Failure of a police officer to inform a suspect of his right to terminate questioning at any time, following the reading to him from a card of the four warnings required by Miranda v. Arizona, 384 U.S. 436 (1966), to be given before questioning began, did not render defective the giving of the Miranda warnings, and incriminating admissions made by the suspect immediately after the reading of the warnings and his statement that he understood his rights and wished to talk were properly admitted in evidence at his trial upon indictments. [204-205]
INDICTMENTS found and returned in the Superior Court on March 3, 1976.
The cases were tried before Tisdale, J.
After review was sought in the Appeals Court, the Supreme Judicial Court, on its own initiative, ordered direct appellate review.
Dyanne Klein Polatin for the defendant.
L. Jeffrey Meehan, Special Assistant District Attorney, for the Commonwealth.
BRAUCHER, J. The defendant was taken to a police station, given Miranda warnings, and interrogated. He then made damaging admissions. He now contends that those admissions should have been suppressed because the warnings did not inform him of his right to terminate questioning at any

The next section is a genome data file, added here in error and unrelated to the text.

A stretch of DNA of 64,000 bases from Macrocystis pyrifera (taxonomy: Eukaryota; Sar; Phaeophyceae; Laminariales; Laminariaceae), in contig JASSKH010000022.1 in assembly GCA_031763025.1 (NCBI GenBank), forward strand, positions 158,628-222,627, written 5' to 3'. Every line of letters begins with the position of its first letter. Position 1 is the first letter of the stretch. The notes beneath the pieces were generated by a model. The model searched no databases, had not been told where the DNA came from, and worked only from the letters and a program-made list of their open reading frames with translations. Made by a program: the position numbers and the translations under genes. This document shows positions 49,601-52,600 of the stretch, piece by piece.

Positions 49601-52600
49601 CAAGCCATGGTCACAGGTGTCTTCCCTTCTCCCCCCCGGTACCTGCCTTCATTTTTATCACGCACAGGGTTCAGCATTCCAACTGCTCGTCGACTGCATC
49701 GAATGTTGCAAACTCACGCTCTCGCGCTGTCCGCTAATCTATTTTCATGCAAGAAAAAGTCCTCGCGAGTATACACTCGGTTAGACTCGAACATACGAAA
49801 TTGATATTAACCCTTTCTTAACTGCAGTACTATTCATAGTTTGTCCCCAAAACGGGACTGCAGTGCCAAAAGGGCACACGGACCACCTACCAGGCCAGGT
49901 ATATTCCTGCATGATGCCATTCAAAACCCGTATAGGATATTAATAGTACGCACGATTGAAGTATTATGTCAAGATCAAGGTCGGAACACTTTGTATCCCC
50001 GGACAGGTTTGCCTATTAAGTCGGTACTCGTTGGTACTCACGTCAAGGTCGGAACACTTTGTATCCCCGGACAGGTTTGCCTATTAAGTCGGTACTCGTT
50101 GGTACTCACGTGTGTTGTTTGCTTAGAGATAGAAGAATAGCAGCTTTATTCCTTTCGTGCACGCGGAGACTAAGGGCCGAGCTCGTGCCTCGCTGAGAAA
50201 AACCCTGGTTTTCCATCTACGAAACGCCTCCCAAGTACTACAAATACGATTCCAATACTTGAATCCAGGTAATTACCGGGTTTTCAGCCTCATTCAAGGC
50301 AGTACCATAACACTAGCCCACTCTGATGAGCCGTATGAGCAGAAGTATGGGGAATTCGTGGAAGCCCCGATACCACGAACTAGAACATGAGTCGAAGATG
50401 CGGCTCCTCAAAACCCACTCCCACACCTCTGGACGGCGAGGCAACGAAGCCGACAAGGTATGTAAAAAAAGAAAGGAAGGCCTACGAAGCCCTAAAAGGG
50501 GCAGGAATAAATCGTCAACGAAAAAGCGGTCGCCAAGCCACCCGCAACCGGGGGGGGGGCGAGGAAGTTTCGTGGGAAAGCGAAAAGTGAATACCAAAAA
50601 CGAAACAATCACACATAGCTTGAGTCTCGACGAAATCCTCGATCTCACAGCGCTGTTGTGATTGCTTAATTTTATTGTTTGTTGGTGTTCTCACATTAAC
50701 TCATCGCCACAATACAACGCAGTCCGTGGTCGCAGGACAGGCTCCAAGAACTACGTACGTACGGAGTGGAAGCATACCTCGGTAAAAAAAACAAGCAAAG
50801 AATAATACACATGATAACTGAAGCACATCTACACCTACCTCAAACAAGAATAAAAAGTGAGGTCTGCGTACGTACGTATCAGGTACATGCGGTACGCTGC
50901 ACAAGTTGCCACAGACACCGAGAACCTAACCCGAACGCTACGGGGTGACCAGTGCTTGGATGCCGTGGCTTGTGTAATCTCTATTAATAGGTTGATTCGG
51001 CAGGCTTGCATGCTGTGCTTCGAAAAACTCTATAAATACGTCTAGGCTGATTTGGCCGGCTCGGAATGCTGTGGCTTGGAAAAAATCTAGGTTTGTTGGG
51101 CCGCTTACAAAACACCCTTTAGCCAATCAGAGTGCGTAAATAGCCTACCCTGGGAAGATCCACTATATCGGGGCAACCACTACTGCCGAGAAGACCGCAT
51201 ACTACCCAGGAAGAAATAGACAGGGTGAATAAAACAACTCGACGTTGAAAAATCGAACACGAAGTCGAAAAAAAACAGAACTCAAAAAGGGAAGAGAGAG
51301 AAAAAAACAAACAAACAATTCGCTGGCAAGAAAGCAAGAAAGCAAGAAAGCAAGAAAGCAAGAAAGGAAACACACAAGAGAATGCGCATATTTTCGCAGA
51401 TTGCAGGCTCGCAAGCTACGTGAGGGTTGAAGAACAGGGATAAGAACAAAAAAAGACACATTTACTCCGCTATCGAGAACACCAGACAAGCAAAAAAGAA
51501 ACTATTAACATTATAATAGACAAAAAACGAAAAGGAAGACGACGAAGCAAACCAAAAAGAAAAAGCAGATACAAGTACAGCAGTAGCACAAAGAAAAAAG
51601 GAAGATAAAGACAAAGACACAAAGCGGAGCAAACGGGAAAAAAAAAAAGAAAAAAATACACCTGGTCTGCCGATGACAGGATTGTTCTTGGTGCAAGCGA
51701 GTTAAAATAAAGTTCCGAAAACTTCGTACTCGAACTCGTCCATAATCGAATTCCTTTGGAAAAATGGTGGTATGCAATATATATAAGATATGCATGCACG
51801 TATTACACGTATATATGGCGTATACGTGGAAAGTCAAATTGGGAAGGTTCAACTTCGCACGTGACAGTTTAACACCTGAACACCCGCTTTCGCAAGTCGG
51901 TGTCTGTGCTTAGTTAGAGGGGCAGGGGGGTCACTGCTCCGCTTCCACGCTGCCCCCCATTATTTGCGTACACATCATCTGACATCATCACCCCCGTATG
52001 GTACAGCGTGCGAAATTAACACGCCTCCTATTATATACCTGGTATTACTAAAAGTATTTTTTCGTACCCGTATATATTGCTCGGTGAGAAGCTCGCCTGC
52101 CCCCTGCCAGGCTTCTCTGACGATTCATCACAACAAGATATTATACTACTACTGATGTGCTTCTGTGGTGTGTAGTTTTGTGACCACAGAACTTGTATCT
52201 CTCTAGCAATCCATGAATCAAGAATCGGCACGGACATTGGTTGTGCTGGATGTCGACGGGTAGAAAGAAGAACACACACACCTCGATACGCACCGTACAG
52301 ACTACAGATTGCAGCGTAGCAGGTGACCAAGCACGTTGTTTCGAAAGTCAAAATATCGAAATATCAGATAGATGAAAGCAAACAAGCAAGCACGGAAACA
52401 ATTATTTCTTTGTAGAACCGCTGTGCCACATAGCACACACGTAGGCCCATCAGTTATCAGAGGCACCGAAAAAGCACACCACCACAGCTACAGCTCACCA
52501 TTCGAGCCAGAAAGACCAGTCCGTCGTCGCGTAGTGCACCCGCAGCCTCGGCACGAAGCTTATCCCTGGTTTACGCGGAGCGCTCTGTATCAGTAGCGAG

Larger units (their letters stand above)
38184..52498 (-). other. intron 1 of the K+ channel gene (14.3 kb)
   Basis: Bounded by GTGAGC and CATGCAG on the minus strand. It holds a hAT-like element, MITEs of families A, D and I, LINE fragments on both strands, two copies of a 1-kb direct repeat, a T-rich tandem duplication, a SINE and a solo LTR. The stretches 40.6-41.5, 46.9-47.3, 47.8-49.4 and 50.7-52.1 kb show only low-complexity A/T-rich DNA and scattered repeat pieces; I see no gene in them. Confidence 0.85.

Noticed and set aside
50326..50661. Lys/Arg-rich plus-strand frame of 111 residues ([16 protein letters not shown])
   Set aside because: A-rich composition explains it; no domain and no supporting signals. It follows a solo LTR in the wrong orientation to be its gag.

time. We hold that no such warning was required, and affirm his convictions.
The defendant was indicted for a number of sexual offenses, including rape, against the same victim, by reason of events on December 8, 1975. After a jury trial he was convicted and sentenced to imprisonment for concurrent terms the longest of which were for seven and one-half to twelve years. He appealed under G. L. c. 278, Sections 33A-33G, and we transferred the case to this court on our own motion. During the trial a voir dire hearing was held on the issue whether there had been a voluntary and knowing waiver of the defendant's Miranda rights. The judge ruled that the defendant had made his statements to the police "willingly, freely, knowingly and intelligently."
The sole issue argued to us is whether the Miranda warnings were defective in failing to inform the defendant of his right to terminate questioning at any time. A police officer testified that he read the warnings from a card, which was admitted in evidence: "(1) You have the right to remain silent; (2) Anything you say can and will be used against you in a court of law; (3) You have the right to talk to a lawyer and have him present with you while you are being questioned; (4) If you cannot afford to hire a lawyer, one will be appointed to represent you before any questioning, if you wish." The officer then read from the other side of the card: "Do you understand each of these rights that I have explained to you." The defendant said, "Yes." The officer then said, "Having these rights in mind, do you wish to answer our questions now." The card read, "Do you wish to talk to us now." The defendant again said, "Yes." Thereafter he made the admissions in issue. The judge ruled that there was no requirement that the defendant be "given the so-called fifth warning to the effect that he can stop the questioning at any time."